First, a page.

In other traditions we find clear evidences that he regarded Zaid’s knowledge of the Quran and therefore his written codex of the text, as inferior to his. After all, Abdullah Ibn Mas’ud had become a Muslim at Mecca before Zaid was even born and he had enjoyed years of direct acquaintance with Muhammad while the early portions of the Quran were being delivered before Zaid ever accepted Islam. Abdullah Ibn Mas’ud said “I recited from the messenger of Allah (saw) seventy surahs which I had perfected before Zaid Ibn Thabit had embraced Islam. Abi Dawud, (Ibn Kitab al-asahif, p 17).” I acquired directly from the messenger of Allah (saw) seventy surahs when Zaid was still a childish youth – must I now forsake what I acquired directly from the messenger of Allah?” (Ibn Abi Dawud, Kitab al-Masahif, p 15 )

In another source we find that, when Uthman’s order came for the destruction of the other codices and the uniform reading of the Quran according to Zaid’s codex alone, Ibn Mas’ud gave a Khutbah (sermon) in Kufa and declared : “The people have been guilty of deceit in the reading of the Quran. I like it better to read according to the recitation of him (Prophet) whom I love more than that of Zayd Ibn Thabit. By Him besides Whom there is no god! I learnt more than seventy surahs from the lips of the Apostle of Allah, may Allah bless him, while Zayd Ibn Thabit was a youth, having two locks and playing with the youth“. (Ibn Sa‘d, Kitab al- Tabaqat al-Kabir, Vol 2, p 444.)

The authenticity of Ibn Mas’ud’s text

In the light of all these traditions, which can hardly be discounted, the evasive explanations of modern Muslim writers cannot be accepted. Abdullah Ibn Mas’ud clearly resisted Uthman’s order, not because of sentiment but clearly because he sincerely believed that his text of the Quran gained first-hand from Muhammad himself, was more authentic than the text of Zaid. This conclusion cannot be seriously be resisted by a sincere student of the history of the Quran text and its initial compilation.

There are hundreds of variant readings between the texts of Ibn Mas‘ud and Zaid which show the differences that existed between their codices. They show that the differences in their readings were not purely dialectal or confined to the pronunciation of the text as is conveniently suggested by writers some Muslim writers who are bound to the popular dogma “one text, no variants”, but rather the differences radically affected the contents of the text itself. The extent of the variant readings between all the codices in existence at the time of Uthman before he singled out that of Zaid to be the preferred text at the expense of the others is so great – they fill up no less than three hundred and fifty pages of Jeffery’s ‘Materials for the History of the Text of the Quran’ that one can understand why the others were ordained to be destroyed.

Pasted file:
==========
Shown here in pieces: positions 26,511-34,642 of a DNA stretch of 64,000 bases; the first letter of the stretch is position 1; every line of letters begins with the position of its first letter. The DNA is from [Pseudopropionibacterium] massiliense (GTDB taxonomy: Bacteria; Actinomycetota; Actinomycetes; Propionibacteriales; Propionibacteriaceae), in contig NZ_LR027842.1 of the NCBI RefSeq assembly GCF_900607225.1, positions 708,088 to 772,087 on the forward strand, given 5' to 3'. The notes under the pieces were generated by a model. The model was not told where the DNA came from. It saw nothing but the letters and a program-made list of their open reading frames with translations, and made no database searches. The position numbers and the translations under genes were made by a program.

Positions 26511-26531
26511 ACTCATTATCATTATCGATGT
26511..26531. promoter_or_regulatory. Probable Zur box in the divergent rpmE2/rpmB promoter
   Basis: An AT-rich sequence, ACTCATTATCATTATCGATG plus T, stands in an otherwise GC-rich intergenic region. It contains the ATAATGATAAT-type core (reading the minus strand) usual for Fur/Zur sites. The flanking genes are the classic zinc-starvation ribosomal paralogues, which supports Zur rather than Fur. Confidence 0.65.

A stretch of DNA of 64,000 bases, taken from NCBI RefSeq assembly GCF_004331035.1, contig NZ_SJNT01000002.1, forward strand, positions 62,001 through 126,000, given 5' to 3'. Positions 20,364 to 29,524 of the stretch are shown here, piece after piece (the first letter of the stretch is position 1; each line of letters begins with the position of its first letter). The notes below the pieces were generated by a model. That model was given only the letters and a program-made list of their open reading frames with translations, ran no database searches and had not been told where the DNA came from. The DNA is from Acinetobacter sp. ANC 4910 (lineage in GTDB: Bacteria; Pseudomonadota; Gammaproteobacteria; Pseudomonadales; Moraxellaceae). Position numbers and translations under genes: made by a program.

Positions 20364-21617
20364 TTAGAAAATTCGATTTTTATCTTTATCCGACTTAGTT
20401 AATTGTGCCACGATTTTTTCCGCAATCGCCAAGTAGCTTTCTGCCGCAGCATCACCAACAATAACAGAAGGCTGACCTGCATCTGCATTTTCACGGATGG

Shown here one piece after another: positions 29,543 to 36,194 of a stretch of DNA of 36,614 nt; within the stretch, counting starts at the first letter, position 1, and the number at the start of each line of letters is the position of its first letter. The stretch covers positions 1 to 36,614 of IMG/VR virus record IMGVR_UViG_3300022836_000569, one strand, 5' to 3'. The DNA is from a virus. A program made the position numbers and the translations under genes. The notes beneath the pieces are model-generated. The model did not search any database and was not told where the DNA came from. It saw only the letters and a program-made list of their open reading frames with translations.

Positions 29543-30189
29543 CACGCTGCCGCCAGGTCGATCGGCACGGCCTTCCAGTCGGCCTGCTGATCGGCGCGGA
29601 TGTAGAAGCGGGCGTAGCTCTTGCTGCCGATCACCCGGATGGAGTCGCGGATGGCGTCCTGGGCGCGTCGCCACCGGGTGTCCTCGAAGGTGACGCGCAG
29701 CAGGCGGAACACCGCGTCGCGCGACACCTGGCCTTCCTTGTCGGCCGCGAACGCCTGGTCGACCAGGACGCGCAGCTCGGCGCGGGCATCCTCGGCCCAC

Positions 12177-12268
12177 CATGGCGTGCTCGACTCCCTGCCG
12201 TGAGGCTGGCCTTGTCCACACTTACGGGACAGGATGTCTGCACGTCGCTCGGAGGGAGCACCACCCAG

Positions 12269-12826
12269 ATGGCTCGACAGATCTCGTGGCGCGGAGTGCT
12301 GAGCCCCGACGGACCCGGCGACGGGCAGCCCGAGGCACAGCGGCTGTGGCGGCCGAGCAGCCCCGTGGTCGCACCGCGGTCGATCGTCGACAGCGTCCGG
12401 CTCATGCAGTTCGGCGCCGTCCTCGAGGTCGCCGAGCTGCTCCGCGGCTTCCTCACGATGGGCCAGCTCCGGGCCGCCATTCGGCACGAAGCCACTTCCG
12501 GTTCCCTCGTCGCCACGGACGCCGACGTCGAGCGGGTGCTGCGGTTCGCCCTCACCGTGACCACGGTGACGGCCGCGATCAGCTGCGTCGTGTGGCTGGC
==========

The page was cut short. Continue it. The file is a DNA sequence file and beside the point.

Far from the Quran being universally accepted in a standard form there were, on the contrary, vast differences in the texts distributed in the various provinces. Uthman’s action brought about the standardisation of a single text for the whole of the Muslim world – it was not a perpetuation of an already existing unity – and Zaid’s codex, which from the evidences we have considered had no greater claim to authenticity than Ibn Mas’ud’s, was simply arbitrarily chosen as the standard text because it was close at hand in Medina, had been compiled under the official supervision, and had not become the accepted or rival text of any one province like some of the others before Uthman’s decree.

Ubayy Ibn Ka’b – Master of the Quran reciters

Among the authorities on the Quran other than Abdullah ibn Mas’ud the most well known was Ubayy ibn Ka’b. There are two very interesting hadith relating to his prominence as an expert on the Quran text, the first reading as follows:

  1. Affan ibn Muslim informed us….. On the authority of Anas ibn Malik, he on the authority of the Prophet, may Allah bless him ; he said:The best reader (of the Quran) among my people is Ubayy ibn Ka’b. (Ibn Sa’d. Kitab al- Tabaqat al-Kabir, Vol. 2, p 441). In consequence he became known as Sayyidul-Qurra “the Master of the readers”. Umar himself, the second Caliph of Islam, confirmed that he was in fact the best of all the Muslims in the recitation of the Quran (Sahih al-Bukhari, Vol 6, p 489).
  2. Anas b. Malik reported that Allah’s Messenger (may peace be upon him) said to Ubayy b. Ka’b: I have been commanded to recite to you the Sura (al-Bayinah), which opens with these words Lam yakunal-lathiina kafaruu. He said: has he mentioned to you my name? He said: Yes, thereupon he shed tears of joy. (Sahih Muslim, Vol 4, p 1313).

Many variant readings between Zaid’s text and the codices of Ibn Mas’ud and Ubayy ibn Ka’b